The absolute risks (incidence rates) varied markedly among those exposed or non-exposed by genetic and acquired VTE risk factors in our cohort study (see table 3). The relatively small numbers of women exposed to genetic VTE markers (see also table 2) should be taken into account before drawing conclusions. Thus, we have to be worry about statistically robust results in most of the sub-groups.

The crude, not adjusted comparison between "exposed" (= risk factor present) and "non-exposed" (= risk factor absent) showed incidence ratios (OR) ranging from 0.6 (AT deficiency) to 13.5 (personal history of VTE). The highest VTE incidence rate was found for women with a history of previous VTE (125.8 VTE cases per 104 WY – compared with 9.3 in women without VTE history), i.e., a 13.5fold increased incidence rate ratio (see table 3). Other significant incidence rate ratios were observed for higher age, elevated BMI, family history of VTE (and for varicose veins).

After fully controlling for all other risk factors (logistic regression) only age, personal and family history of VTE remained significant risk factors (see table 4). A significant role of the family history of VTE has been reported in several studies [1517]. It is surprising that in our study the aggregate variable "family history" was more important than the individual genetic or related markers.

The impact of individual genetic markers on VTE risk (FVL, PTM, MTHFR) was not statistically significant in the logistic regression analysis (table 4) – possibly also due to the small number of incident cases. This is also true for Protein C and AT deficiency, i.e. when using the lower 5th percentile as usual definition for deficiency [18]. Even FVL mutation did not show significantly increased VTE risk, although the point estimate (OR = 2.0) – at face-value – is compatible with the estimate of another, but much larger cohort study [1], but lower than reported from several case-control studies. This difference between risk estimates for FVL in cohort and case-control studies is probably due to methodological reasons [1].

A similarly weak impact of genetic markers was also observed in follow-up studies of selected groups: Carriers of genetic polymorphisms have been followed prospectively and found a low absolute annual incidence of VTE [10, 12, 19]. Another prospective cohort observed a low incidence of VTE in otherwise healthy thrombophilic children [20] or asymptomatic family members who are carriers of factor V Leiden [11, 12] or other family studies [21]. Deficiency of AT and PC activity had also no significant impact on thrombotic risk. We cannot exclude however that a considerable part of such unexpected results for PC and AT activity may be related to pre-analytical conditions in our field study. From a laboratory perspective in a few women polymorphisms leading to decreased levels of analytical results but not to clinical manifest thrombophilia are quite possible. An explanation might be that silent mutations and polymorphisms cause reduced activities in the laboratory assays not reflecting a potential clinical problem [22, 23]. Without a positive personal or family history of VTE such results should at least be confirmed with additional laboratory tests and family examinations before informing the patients of a potential thrombophilic diathesis or before recommending respective medical prophylaxis.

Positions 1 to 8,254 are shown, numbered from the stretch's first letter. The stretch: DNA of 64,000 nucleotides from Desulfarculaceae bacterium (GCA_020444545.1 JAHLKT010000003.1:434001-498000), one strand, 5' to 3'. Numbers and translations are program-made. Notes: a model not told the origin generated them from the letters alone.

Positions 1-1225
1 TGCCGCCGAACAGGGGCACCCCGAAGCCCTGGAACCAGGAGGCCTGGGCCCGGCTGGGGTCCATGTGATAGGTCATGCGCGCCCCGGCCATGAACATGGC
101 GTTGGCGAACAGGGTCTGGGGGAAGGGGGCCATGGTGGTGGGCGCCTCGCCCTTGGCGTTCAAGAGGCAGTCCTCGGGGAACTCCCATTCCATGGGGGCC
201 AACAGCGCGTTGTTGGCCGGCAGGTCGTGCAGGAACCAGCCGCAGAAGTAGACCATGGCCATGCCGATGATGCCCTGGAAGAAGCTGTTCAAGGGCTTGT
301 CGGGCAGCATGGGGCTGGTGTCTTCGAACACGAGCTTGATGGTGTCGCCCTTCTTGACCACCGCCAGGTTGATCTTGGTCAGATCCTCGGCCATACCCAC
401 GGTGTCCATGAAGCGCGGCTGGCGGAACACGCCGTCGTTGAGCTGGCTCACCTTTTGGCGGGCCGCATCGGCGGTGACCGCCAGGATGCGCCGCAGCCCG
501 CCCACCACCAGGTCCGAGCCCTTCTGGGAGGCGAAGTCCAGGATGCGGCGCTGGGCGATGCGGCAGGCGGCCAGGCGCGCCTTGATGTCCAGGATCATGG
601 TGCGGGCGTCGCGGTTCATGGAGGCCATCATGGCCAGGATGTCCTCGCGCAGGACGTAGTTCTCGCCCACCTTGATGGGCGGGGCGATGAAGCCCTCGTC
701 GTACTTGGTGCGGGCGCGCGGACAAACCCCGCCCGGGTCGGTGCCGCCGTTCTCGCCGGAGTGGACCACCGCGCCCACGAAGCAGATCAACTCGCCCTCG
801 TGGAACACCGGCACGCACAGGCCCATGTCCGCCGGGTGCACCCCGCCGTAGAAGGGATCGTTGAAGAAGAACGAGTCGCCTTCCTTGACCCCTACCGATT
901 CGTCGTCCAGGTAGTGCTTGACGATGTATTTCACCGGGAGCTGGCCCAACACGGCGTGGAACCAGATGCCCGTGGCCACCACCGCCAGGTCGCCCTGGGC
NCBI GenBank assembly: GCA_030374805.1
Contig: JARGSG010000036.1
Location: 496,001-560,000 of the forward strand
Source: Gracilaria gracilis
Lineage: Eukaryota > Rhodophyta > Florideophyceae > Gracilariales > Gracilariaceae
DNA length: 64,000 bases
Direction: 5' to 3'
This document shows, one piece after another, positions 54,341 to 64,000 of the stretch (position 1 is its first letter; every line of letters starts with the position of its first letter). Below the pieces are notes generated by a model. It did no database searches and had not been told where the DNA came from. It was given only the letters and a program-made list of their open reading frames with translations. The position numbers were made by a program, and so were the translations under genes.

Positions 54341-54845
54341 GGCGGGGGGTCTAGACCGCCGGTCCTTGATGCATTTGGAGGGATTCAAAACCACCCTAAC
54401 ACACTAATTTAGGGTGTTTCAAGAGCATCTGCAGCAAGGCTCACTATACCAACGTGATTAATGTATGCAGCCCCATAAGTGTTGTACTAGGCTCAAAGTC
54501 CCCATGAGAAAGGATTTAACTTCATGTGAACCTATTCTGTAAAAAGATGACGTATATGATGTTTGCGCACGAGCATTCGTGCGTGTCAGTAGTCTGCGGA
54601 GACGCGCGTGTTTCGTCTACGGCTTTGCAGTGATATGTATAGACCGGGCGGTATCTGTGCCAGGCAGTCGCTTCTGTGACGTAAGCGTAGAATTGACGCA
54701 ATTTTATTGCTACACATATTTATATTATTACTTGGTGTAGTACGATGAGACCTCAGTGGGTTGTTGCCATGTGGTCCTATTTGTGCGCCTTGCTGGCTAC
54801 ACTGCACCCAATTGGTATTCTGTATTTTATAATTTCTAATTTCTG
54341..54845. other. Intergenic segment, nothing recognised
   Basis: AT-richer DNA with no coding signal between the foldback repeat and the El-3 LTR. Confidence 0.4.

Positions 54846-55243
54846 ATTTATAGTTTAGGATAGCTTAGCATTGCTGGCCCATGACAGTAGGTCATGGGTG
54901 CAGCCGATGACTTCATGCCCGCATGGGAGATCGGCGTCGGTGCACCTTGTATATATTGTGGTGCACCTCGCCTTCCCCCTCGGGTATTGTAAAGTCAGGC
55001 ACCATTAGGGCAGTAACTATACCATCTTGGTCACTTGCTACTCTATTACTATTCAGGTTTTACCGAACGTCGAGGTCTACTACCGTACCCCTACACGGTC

There is an increasing debate about the role of genetic factors in the prediction of future VTEs and thus sustaining a controversy about genetic screening. This issue is a current controversy in the literature [24, 25]. Clinical reports often suggest a high VTE recurrence rate in patients with previous VTE [26], but we found this phenomenon only in 4 of our 34 incident VTE cases. A recently published community-based cohort study of FVL carriers & non-carriers observed no significant difference on VTE incidence between both groups, except for women ≥ 60 years of age [27].

In general, our results support the notion that genetic parameters alone are relatively weak long-term risk factors; the occurrence of VTE requires interaction of both inherited and acquired risk factors or gene-gene-interactions [28].

The clinical VTE risk factors with significantly elevated incidence rate ratios such as advanced age and elevated BMI, but also history of previous VTE, family history of VTE or family history of varicose veins are not new. Most physicians are aware of these risk factors and consider them in practice. No incidence difference was also found for ever smoking which is rarely considered as risk factor for VTE. Hypertension was not analyzed. No significant prognostic impact was found for ever use of hormonal treatment/contraception at baseline. This is plausible because sex hormones effects are not general characteristics but short-term acting factors, which need another statistical approach, and was not the aim of this study.